SPUR 2023 Annual ReportAnnual Report /
This year SPUR began the work of reimagining cities to meet the needs of a post-pandemic world. We explored how downtowns can become central social districts. We worked to sustain essential transit service while pushing for progress toward a single regional transit system. We spearheaded the movement to decarbonize the region’s buildings and worked to make it easier to build much-needed housing.
New Findings on Shallow Groundwater Rise Highlight a Climate Risk Not Addressed by PolicyNews /
The Bay Area’s climate change adaptation strategies don’t reflect — and might even worsen — the impacts of coastal groundwater rise, which is expected to accelerate with sea level rise as the climate warms. New findings on groundwater rise point to multiple potential risks: degradation of underground infrastructure, movement of underground contaminants left by industrial activities, and an increase in liquefaction during earthquakes. The region’s coastal areas may need a new adaptation paradigm.
How Updating CEQA Can Keep Sustainable Transportation Projects on Track: Q&A with Laura TolkoffNews /
The California Environmental Quality Act (CEQA) is intended to protect people and places from the environmental impacts of new development and infrastructure. But it has not been designed to protect against a rapidly warming climate, and ironically, it has sometimes been used to block projects aimed at doing so. SPUR Transportation Policy Director Laura Tolkoff recently testified before a state committee on possible reforms to the law.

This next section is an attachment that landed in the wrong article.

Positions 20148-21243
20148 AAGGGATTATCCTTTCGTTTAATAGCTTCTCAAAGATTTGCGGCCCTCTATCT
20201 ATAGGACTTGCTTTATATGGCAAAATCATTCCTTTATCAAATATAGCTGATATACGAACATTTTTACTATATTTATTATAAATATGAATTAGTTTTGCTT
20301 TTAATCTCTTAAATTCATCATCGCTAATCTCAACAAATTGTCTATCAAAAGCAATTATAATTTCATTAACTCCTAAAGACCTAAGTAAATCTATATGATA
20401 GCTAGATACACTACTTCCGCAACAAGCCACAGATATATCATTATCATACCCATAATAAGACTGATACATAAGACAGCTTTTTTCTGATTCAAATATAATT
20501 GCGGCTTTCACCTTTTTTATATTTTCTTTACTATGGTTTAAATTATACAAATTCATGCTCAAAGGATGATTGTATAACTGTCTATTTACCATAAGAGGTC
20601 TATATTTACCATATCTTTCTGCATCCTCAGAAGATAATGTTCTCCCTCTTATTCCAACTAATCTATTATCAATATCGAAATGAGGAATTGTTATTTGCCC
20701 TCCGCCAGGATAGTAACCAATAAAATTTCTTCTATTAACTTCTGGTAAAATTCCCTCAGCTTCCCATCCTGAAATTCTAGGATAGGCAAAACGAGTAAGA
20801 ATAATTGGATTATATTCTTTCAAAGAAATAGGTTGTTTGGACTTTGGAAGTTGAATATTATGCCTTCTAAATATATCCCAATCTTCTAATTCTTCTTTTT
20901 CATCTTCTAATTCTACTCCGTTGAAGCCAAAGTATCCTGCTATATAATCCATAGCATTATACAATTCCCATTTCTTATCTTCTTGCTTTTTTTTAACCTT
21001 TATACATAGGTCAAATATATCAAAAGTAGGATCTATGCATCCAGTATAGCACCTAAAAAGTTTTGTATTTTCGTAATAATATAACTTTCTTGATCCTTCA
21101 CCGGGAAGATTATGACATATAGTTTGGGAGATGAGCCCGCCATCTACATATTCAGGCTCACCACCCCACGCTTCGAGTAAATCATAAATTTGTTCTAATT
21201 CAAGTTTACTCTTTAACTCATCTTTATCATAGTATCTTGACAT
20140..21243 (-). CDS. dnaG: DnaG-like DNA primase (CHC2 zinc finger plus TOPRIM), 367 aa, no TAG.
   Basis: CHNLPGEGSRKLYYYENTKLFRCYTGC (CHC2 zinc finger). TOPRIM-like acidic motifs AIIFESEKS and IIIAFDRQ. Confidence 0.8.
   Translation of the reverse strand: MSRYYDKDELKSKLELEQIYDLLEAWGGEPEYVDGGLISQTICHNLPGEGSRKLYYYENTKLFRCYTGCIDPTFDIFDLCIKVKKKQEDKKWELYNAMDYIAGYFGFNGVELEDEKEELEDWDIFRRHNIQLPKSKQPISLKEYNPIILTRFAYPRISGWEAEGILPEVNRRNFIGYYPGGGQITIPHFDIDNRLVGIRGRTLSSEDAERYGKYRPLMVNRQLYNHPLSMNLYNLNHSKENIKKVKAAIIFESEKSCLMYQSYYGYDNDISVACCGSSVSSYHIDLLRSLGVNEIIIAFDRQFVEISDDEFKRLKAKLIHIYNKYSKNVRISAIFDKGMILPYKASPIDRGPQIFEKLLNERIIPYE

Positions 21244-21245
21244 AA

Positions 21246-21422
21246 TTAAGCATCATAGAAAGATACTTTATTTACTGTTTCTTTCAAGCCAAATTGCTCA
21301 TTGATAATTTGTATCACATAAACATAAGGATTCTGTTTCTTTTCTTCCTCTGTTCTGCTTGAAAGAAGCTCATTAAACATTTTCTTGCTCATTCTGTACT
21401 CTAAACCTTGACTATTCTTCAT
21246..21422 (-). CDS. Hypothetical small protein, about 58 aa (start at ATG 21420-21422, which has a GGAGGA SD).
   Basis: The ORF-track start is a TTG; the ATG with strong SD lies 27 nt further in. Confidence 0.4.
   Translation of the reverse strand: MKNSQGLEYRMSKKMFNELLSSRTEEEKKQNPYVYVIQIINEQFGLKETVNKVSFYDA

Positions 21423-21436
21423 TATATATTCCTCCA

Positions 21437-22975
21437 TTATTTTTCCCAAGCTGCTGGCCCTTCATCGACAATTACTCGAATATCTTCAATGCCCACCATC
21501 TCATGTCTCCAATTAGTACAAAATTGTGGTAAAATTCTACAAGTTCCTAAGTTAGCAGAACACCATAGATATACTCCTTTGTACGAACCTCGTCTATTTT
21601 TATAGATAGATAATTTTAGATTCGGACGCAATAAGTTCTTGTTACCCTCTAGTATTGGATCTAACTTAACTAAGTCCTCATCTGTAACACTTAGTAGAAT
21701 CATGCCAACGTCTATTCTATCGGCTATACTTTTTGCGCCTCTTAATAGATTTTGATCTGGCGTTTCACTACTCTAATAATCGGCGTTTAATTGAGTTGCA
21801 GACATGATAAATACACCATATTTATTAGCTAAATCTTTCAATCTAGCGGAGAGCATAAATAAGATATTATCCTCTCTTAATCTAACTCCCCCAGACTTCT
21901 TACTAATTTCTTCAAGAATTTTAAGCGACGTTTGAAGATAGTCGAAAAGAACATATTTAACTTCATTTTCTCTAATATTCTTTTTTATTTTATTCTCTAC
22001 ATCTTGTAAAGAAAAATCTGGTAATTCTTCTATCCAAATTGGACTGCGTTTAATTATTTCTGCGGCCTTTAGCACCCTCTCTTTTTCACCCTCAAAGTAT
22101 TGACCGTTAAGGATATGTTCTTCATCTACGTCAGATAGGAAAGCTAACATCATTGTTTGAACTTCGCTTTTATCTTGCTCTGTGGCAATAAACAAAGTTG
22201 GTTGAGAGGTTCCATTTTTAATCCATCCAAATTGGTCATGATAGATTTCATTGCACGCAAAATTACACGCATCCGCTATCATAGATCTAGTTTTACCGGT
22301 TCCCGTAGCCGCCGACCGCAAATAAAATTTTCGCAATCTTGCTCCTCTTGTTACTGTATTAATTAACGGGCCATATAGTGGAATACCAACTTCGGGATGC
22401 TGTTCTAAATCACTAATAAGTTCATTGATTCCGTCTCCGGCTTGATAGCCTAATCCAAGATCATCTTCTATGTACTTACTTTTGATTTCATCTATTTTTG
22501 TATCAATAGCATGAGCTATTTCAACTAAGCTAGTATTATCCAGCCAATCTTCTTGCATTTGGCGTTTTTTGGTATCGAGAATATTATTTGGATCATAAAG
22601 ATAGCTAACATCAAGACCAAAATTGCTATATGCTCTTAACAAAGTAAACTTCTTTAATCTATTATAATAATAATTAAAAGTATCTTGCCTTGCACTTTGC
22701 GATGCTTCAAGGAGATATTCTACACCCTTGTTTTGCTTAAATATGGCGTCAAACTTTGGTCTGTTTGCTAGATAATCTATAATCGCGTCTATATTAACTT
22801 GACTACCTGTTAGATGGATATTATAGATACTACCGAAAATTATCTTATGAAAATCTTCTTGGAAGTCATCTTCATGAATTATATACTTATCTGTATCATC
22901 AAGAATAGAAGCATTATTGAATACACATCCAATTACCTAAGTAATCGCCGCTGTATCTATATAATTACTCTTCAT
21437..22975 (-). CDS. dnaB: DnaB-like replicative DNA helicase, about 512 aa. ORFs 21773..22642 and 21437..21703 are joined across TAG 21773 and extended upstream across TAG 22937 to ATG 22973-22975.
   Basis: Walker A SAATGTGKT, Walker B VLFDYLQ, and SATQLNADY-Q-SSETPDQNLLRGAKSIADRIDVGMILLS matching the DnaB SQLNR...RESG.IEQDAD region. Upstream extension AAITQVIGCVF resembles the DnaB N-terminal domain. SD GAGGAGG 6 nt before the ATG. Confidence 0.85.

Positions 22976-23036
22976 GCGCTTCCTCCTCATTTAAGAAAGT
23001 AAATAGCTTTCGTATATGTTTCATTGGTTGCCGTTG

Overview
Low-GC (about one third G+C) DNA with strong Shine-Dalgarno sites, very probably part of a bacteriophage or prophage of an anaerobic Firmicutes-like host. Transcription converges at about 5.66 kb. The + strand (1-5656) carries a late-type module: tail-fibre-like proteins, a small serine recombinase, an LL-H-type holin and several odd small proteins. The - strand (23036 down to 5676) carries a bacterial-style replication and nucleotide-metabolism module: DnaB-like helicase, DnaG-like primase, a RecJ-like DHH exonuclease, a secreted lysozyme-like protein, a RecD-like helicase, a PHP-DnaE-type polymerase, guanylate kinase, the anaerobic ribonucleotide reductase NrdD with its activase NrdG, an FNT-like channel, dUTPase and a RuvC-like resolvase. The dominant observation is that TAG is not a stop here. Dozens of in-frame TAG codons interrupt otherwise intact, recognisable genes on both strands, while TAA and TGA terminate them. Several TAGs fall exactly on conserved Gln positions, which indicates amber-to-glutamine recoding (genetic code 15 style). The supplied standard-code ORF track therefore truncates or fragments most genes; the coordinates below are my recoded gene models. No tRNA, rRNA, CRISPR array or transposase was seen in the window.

Two State Bills Aim to Shore Up the Food Safety NetNews /
The convergence of high food prices and the end of CalFresh emergency allotments is hitting low-income Californians hard. SPUR is co-sponsoring two bills to keep struggling households from slipping through the food safety net. Both would make proven pilots into permanent benefits that reduce hunger and improve public health.
Office-to-Residential Conversion in San Francisco’s Changing Real Estate MarketResearch
Downtown San Francisco’s post-pandemic recovery is hindered by a lack of economic diversity and a shortage of workforce housing. Could converting vacant office space to residential use be a financially viable solution to both problems? In a first-of-its-kind study in San Francisco, SPUR, ULI San Francisco, Gensler and HR&A Advisors explored the physical and financial feasibility of redeveloping office buildings into housing, and identified policy tools to facilitate conversion.